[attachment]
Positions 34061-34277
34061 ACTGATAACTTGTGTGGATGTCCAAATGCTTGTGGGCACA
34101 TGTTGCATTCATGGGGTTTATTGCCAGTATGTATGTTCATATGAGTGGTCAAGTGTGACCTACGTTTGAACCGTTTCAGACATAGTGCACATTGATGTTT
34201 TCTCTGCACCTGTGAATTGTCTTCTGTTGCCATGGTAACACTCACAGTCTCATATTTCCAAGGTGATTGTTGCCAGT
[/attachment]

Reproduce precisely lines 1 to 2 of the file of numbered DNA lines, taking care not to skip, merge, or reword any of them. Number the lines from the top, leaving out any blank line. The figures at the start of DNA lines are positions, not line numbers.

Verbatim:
Positions 34061-34277
34061 ACTGATAACTTGTGTGGATGTCCAAATGCTTGTGGGCACA